In a previous post I wrote about the adventure that comes from hiring a portable saw mill. In this part, I'll try to cover the care and feeding of the resulting lumber so that it will be usable for your home projects. First the disclaimer. Apart from helping out my dad in venerable age of acoustic couplers, this is my first full foray into drying my own lumber. If you know better and see obvious mistakes, by all means speak up. This is what I've found in my research and consultations.
Your ultimate goal is to get wood that is both dry and flat. Almost everything you do in this strange and slow sport centers around that fact. First let's talk about your site. It can be indoors or outdoors, but there are some limitations. If you're putting it outside, you want it under some sort of cover. Getting rained on would defeat the purpose. You also want to protect it from light to limit bleaching. The best outside covering I've seen is an impermeable tarp on the top, and landscape fabric down the sides. The fabric protects the wood from light and limits water splashing in during heavy rains, but still lets air move through.
I'm lucky enough to have an old one-car garage that isn't heavily used. It has a dirt floor, so some site preparation was needed. I used a set of cinder blocks as the base, but I took the added precaution of checking that each block was level with the adjacent one, and removing or adding soil as needed so that they were all in one plane. It wouldn't do for me to painstakingly dry every board to just match the random contours of the dirt floor. This may have been overkill, but I also put a plastic grocery bag on top of each block so that moisture couldn't wick up from the ground into the wood.
Too keep it flat, it's recommended that the wood be supported at least every 24 inches. I started stacking the wood with the longest boards on the bottom. That way the shorter boards are fully supported. I used furring strips as spacers between the layers. They're cheap completely uniform, and already dried. I made sure that the strips were at least every 24 inches, and also made sure that there was a strip close to each end of the board. There's a theory behind this. You invariably get some cracking at the ends of the boards. Once a crack starts, it can follow the grain and migrate down the board, but a spacer tends to stop the migration. So putting spacers close to the ends will limit how far the cracks can migrate.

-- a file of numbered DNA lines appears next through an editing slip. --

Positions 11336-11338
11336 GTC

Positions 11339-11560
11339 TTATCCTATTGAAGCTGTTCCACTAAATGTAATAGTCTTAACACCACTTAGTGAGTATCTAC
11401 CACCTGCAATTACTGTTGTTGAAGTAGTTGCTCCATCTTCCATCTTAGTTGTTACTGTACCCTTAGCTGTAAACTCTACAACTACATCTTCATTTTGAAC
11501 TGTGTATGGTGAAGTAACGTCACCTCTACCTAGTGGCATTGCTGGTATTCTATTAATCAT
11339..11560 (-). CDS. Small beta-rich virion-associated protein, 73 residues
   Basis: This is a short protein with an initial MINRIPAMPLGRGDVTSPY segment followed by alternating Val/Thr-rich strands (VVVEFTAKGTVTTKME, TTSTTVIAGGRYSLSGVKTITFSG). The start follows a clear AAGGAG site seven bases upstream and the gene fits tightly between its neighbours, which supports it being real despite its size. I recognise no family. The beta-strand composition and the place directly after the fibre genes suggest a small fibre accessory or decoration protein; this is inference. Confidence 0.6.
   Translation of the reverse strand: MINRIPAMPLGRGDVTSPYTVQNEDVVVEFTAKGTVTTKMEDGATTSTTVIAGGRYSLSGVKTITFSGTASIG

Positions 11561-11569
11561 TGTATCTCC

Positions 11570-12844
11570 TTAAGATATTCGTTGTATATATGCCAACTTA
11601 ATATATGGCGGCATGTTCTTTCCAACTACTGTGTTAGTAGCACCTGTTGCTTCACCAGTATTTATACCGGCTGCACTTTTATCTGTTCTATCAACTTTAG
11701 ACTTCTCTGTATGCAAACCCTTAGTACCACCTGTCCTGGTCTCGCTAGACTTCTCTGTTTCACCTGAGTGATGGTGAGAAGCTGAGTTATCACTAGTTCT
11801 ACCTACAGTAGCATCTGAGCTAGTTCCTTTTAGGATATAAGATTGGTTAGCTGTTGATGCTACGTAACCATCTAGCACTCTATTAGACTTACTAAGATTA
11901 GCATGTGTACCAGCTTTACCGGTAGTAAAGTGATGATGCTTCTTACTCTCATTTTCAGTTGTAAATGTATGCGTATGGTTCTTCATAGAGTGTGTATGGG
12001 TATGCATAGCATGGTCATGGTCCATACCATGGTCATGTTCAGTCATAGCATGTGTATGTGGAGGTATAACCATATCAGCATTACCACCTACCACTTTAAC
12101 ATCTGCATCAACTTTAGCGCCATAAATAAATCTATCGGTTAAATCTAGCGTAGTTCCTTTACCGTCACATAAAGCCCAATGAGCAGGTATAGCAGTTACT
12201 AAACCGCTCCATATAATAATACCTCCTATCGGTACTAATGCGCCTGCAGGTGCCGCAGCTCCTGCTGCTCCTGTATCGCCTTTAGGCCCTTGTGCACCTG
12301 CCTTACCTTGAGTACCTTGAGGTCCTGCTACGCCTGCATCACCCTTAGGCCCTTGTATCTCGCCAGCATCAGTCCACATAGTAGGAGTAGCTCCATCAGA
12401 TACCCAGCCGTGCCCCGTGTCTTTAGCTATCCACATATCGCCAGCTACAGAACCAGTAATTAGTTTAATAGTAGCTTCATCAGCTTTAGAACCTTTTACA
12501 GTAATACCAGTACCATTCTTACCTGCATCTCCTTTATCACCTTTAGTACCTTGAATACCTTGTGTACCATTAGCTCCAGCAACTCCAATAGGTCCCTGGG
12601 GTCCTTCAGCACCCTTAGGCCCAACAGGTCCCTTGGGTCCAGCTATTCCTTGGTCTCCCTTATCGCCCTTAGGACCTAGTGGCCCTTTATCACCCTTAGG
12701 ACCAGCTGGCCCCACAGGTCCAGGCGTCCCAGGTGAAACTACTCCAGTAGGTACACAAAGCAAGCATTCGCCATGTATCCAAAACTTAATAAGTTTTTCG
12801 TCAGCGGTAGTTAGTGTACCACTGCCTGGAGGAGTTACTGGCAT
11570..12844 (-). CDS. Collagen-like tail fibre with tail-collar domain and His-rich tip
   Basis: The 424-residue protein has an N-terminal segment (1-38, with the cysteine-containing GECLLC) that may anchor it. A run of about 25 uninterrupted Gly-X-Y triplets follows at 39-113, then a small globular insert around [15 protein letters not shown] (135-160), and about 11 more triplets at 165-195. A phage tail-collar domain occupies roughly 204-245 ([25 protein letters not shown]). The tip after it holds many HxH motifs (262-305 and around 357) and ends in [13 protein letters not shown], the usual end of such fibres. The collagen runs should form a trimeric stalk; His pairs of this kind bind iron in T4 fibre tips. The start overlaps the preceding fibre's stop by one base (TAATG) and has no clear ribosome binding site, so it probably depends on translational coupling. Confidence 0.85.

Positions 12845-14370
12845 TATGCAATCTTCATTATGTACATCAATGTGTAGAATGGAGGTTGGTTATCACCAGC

I can highly recommend recruiting some help for moving the lumber. Unfortunately, Kate had hurt her ankle, and the neighbors we out of town. This left me with some help, he came up a little short.
For best results, you want to put weight on top to hold the boards flat. Cinder blocks will do, or dead marine deep-cycle lead-acid batteries (long story). My first thought was that the set of 4x6 planks that I had Carl cut would do a good job of holding everything down, but as the stacking progressed and the pile got higher, I realized the flaw in my plans. How was I going to lift those monsters onto the top of that pile? I could just about get one across my shoulders, but my vertebrae imediately started make sounds remiscent of hull of a submarine just before things going really bad for the passengers. I decided that discretion was the better part of valor, and opted for strapping an old hand truck to one end of the boards with a couple of band clamps and wheeling them into the garage. After steering a 15 foot board with me at one end and the wheels at the other, I think I'm beginning to understand the challenges of backing a semi into a loading dock.
Of course that's just getting it into the garage. There was still the matter of lifting it up to chest height to get it onto the stack. Fortunately, I was able to enlist some spare cinder blocks to "walk" it upward one end at a time.
After that, the rest was relatively easy, if incredibly grueling. I started a second pile for the maple. The boards were shorter and thicker. While they were plenty heavy, they were a bit more manageable. Here is the final stack. The wax on the ends is very obvious on the maple. That's because I put a second coat on to be safe. I found that a gallon of Anchorseal 2 Green Wood Sealer was just about the right amount of this job.
Now it's just a matter of waiting. The guidelines are one year of every inch of thickness. That should give me enough time to come up with some designs for it. One parting warning, though. Carrying all this lumber is a good way to aggravate your old bobcat injury, but that's another long story.